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Good news from the pulpit: gospel of Calvin and Hobbes

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Twelve-year-old Andrew Mugler sat riveted on the front pew - not his usual seat at the Falls Church Presbyterian Church - as his comic-strip heroes flashed before him.

"He's been following Calvin and Hobbes since he could read," said his mother, Ann. "He's got every one of the books at home."The slide show was called "Short Meditations on Calvin and Hobbes and Christ." The speaker was author Robert Short, who topped the best-seller lists 32 years ago with "The Gospel According to Peanuts" and was now giving the popular boy-and-tiger strip from the 1980s and '90s the same type of theological spin he found in the '60s with Snoopy and Charlie Brown.

"For me," Short told the audience, "many of the pictures we see in Calvin and Hobbes make wonderful, present-day parables."

Using slides from the comic strip and reading the parts of both the mischievous boy and the enigmatic tiger, Short reeled off yet another poignant punchline, leaving Andrew and the rest of the Sunday night packed-house audience flushing with laughter.

"I thought the lecture was pretty creative," Andrew said, "and it made me laugh and everything, and I think I understood more about religion through Calvin and Hobbes."

Short's message is hitting its target. Laughter with meaning. God and the comics. A sermon in every strip. That's what Short is about, and for three decades - through five books and hundreds of lectures - he's gone about it with an uncanny ability to make even the most secular passage brim with gospel truth.

"I would have looked at that sequence and missed anything theological about it," said Rev. Kent Winters-Hazelton, Falls Church Presbyterian's pastor, after Short rolled through a series of strips in which Calvin finds a raccoon that later dies. "But he brought out some nice ideas."

While Calvin and Hobbes bear scant resemblance to their namesakes - cartoonist Bill Watterson named the characters after 16th century theologian John Calvin and 17th century philosopher Thomas Hobbes - Short has found the precocious Calvin to be a perfect example of sin-laden man, while the wise Hobbes, who comes alive only in Calvin's imagination, is often a metaphor for Christ.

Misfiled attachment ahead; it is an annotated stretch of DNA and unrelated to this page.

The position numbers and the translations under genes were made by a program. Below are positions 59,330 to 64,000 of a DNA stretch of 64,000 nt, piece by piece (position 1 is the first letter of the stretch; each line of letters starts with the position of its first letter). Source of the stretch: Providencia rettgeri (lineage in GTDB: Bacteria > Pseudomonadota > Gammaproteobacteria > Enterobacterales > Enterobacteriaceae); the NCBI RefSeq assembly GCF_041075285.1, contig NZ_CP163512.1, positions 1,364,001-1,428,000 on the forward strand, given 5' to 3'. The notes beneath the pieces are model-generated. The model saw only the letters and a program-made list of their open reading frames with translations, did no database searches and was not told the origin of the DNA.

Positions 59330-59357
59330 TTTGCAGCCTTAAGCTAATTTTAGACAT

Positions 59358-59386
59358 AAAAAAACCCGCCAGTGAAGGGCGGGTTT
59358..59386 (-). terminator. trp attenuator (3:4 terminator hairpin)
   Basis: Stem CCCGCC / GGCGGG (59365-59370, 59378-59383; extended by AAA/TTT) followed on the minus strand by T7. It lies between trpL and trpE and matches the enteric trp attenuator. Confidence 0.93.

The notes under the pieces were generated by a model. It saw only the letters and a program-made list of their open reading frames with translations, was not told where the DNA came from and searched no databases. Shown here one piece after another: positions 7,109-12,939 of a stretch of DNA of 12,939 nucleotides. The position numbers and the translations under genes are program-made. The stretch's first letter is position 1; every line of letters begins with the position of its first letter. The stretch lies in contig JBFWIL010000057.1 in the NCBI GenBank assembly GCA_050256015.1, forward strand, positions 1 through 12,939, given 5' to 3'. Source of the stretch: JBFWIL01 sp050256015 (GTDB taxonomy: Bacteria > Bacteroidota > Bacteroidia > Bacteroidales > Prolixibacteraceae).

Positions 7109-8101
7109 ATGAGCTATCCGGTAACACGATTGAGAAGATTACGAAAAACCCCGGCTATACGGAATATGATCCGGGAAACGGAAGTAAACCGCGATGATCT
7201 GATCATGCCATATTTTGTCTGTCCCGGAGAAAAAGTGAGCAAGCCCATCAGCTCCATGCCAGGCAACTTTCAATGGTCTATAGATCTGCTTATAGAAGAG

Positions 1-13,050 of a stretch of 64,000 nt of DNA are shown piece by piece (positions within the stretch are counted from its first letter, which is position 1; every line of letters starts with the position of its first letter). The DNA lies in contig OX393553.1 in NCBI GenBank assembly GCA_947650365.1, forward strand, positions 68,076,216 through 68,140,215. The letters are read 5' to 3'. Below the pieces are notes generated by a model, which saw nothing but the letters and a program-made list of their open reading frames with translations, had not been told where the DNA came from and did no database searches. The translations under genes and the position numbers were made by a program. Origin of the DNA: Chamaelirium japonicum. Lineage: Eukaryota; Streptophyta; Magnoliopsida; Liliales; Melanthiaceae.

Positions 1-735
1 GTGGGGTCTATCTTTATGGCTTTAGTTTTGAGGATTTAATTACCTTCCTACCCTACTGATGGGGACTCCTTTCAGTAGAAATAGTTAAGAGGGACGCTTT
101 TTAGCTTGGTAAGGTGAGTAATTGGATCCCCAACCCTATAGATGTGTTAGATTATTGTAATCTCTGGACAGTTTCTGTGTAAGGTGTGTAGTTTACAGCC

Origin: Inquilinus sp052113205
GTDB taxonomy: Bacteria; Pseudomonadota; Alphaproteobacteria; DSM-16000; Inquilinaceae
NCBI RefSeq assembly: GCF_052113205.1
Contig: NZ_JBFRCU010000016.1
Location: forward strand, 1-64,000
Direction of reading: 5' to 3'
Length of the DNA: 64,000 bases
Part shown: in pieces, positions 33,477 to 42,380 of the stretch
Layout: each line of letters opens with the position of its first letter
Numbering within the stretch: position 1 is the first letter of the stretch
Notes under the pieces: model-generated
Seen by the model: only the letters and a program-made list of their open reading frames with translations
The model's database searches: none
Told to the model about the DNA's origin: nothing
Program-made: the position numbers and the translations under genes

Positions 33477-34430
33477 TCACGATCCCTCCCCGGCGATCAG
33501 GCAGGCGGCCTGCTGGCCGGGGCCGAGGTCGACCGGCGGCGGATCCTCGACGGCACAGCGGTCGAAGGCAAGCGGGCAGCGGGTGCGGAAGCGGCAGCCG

"But don't YOU go anywhere," says a frightened Calvin to Hobbes after the raccoon's death.

"Don't worry," is Hobbes' comforting reply, and the strip ends with the two friends sharing a loving hug.

Short read those lines, then drove his point home.

"In other words," he told the congregation, "Calvin believes in something no one else sees - namely Hobbes."

Afterward, Short took the analogy a step further.

"Calvin does a good job of being a microcosm of humanity because he's lovable - and God loves humanity - but he can be extremely selfish and immature and mean," Short said. "Hobbes, his attitude toward Calvin is one of complete love toward him."

While Short's 55-minute lecture wasn't typical fare for the Falls Church faithful, complaints were few, mostly coming from some adults who felt the presentation was too light and too fast, without pause to reflect on the deeper meaning of some of his points. But then, Short would be the first to admit his message is perhaps best-suited to the soundbite generation.

"The attempt is to make good theology palatable, and to keep it light," Short said. "To lighten it up so that it never gets so heavy that people are going to go to sleep trying to get through it. Theology tends to be a dull and heavy subject."

Besides, for those who want to delve deeper into Short's self-described "radical middle" Christian philosophy, there are his books, all of which draw inspiration from comics, movies or other popular entertainment sources.

Fans scouring the bookstores for an expanded version of his latest hit lecture will be disappointed, however. There almost certainly will not be a "Gospel According to Calvin and Hobbes."

As for Andrew Mugler, he went home after Short's lecture and wrote an essay for his ninth-grade English class on Thomas Hobbes, making reference to the philosopher's feline namesake. He got an A.